A crucial feature is that transient bursts of Akt signaling promote concurrent development of both muscle fibres (hypertrophy) and also development of capillaries. Concurrent hypertrophy and increase in capillaries is the characteristic of healthy hypertrophy. However paradoxically sustained Akt activity can result in the hypertrophy without accompanying development of small blood vessels. This is the characteristic feature of pathological hypertrophy seen in several form of heart disease. Although I am not aware of any evidence that excessive training can lead to hypertrophy without increased blood supply to the heart muscle, the observation that sustained Akt activation can have potentially pathological effects points to the need for the body to have mechanisms that protect against excessive training. My own speculative hypothesis is that the over-training syndrome, which acts to discourage an athlete from continuing with an excessive training routine, might indeed be a defensive mechanism invoked by the body to protect us from ourselves. I will return to this theme in a later post.

Practical conclusions

So in conclusion, the main goals of a distance runner, namely improving blood supply to heart muscle and producing the hypertrophy associated with an increase in stroke volume, can be met simply an aerobic program along the lines undertaken by the Yucatan mini-pigs studied by White and Bloor. However, the study by Naylor of elite athletes in the six months following the off-season demonstrates the complexity of the relationship between prior training history and the improvement in cardiac function. In particular, the evidence indicates that despite the persistence of previously acquired hypertrophy, deterioration in ventricular filling speed during a 6 week off-season might offset any advantages of the pre-existing hypertrophy until many months after the resumption of vigorous training. There is not a great deal of evidence to demonstrate superiority of one training regimen over another for improving cardiac function, but nonetheless, I will review what evidence there is, in the near future.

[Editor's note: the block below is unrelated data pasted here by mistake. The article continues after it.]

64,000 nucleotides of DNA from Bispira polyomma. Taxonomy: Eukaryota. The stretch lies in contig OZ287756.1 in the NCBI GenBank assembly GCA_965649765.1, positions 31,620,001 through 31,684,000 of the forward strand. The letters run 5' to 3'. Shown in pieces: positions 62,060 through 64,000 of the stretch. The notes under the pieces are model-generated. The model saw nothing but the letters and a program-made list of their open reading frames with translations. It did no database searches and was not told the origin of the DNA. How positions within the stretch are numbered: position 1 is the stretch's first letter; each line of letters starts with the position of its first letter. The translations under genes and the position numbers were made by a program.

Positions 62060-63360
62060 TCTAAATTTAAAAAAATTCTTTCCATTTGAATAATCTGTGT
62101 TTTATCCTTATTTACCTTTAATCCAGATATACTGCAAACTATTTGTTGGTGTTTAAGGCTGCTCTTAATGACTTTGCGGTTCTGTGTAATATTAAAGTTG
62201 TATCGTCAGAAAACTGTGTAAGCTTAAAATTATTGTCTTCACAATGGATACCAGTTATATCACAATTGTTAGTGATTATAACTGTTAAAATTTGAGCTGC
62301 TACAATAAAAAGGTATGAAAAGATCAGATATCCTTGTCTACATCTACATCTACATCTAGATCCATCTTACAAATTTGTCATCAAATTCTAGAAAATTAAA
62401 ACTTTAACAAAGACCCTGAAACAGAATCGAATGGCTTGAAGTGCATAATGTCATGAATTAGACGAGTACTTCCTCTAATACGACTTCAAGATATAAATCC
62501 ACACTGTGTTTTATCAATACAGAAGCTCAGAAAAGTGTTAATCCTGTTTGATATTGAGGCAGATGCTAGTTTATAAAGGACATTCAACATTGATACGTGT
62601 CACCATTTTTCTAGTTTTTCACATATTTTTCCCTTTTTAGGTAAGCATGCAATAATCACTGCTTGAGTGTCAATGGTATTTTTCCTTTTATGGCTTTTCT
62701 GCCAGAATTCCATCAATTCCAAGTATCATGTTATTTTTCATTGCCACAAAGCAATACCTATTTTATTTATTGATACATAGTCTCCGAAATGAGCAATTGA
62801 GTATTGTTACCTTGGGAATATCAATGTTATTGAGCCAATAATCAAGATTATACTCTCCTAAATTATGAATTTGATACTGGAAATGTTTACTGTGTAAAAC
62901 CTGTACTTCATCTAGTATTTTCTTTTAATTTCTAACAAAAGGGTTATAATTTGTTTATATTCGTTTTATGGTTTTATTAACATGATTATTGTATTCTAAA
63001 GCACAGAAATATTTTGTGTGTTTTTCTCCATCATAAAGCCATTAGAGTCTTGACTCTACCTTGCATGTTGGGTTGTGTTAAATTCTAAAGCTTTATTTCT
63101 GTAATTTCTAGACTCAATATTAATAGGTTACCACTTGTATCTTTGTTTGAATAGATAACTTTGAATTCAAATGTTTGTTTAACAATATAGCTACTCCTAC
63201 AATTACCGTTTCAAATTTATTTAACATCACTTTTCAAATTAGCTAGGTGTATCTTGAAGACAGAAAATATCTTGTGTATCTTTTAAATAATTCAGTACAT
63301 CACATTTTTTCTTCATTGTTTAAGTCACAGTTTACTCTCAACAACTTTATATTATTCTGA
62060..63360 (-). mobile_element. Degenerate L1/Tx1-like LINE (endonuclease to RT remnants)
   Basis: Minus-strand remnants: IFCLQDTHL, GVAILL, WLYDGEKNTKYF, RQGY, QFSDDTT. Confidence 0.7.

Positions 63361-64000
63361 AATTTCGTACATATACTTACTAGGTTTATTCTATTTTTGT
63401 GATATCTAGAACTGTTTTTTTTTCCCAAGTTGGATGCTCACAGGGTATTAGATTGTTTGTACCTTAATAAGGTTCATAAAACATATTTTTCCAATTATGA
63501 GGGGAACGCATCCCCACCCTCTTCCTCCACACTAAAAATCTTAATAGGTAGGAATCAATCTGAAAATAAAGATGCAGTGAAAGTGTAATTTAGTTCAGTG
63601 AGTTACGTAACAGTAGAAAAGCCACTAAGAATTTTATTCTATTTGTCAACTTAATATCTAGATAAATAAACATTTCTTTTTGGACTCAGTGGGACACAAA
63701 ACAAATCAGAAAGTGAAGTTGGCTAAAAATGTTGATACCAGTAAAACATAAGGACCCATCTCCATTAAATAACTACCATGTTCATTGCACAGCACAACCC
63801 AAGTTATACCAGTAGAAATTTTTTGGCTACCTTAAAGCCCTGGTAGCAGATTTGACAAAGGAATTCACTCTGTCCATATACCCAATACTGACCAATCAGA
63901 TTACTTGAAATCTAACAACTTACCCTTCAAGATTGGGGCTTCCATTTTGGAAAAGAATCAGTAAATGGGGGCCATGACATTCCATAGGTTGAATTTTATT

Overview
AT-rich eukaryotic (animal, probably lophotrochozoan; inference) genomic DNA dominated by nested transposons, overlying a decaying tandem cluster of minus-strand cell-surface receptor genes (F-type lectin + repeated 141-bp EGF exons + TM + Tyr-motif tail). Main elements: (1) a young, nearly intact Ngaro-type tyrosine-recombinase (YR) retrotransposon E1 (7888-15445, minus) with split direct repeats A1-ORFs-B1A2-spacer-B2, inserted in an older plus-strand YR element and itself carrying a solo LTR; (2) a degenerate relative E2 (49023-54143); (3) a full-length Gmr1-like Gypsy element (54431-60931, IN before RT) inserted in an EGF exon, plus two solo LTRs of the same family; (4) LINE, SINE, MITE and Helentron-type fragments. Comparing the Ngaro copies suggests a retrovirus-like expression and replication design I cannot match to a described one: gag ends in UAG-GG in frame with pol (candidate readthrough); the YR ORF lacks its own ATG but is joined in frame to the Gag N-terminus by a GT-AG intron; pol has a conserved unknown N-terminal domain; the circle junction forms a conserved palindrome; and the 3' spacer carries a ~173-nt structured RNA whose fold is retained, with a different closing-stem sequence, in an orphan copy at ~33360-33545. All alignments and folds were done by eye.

2 Responses to “Hypertrophy and the supply of blood to heart muscle”

  1. Ewen Says:

    Canute, did you find anything about training methods to improve stroke volume (apart from general aerobic training). I do remember reading something about interval training where the HR is repeatedly accelerated from rest to around 90-95% as being an efficient way to do this.

    The 6-week off season was illuminating – shows that it’s probably best not to have too long an off season – esp as some runners have an off season after both summer and winter.

  2. canute1 Says:

    Ewen, There is no compelling evidence regarding the best training method for increasing stroke volume, but a combination of empirical evidence with information about mechanisms does provide some pointers, which I will discuss in my next blog.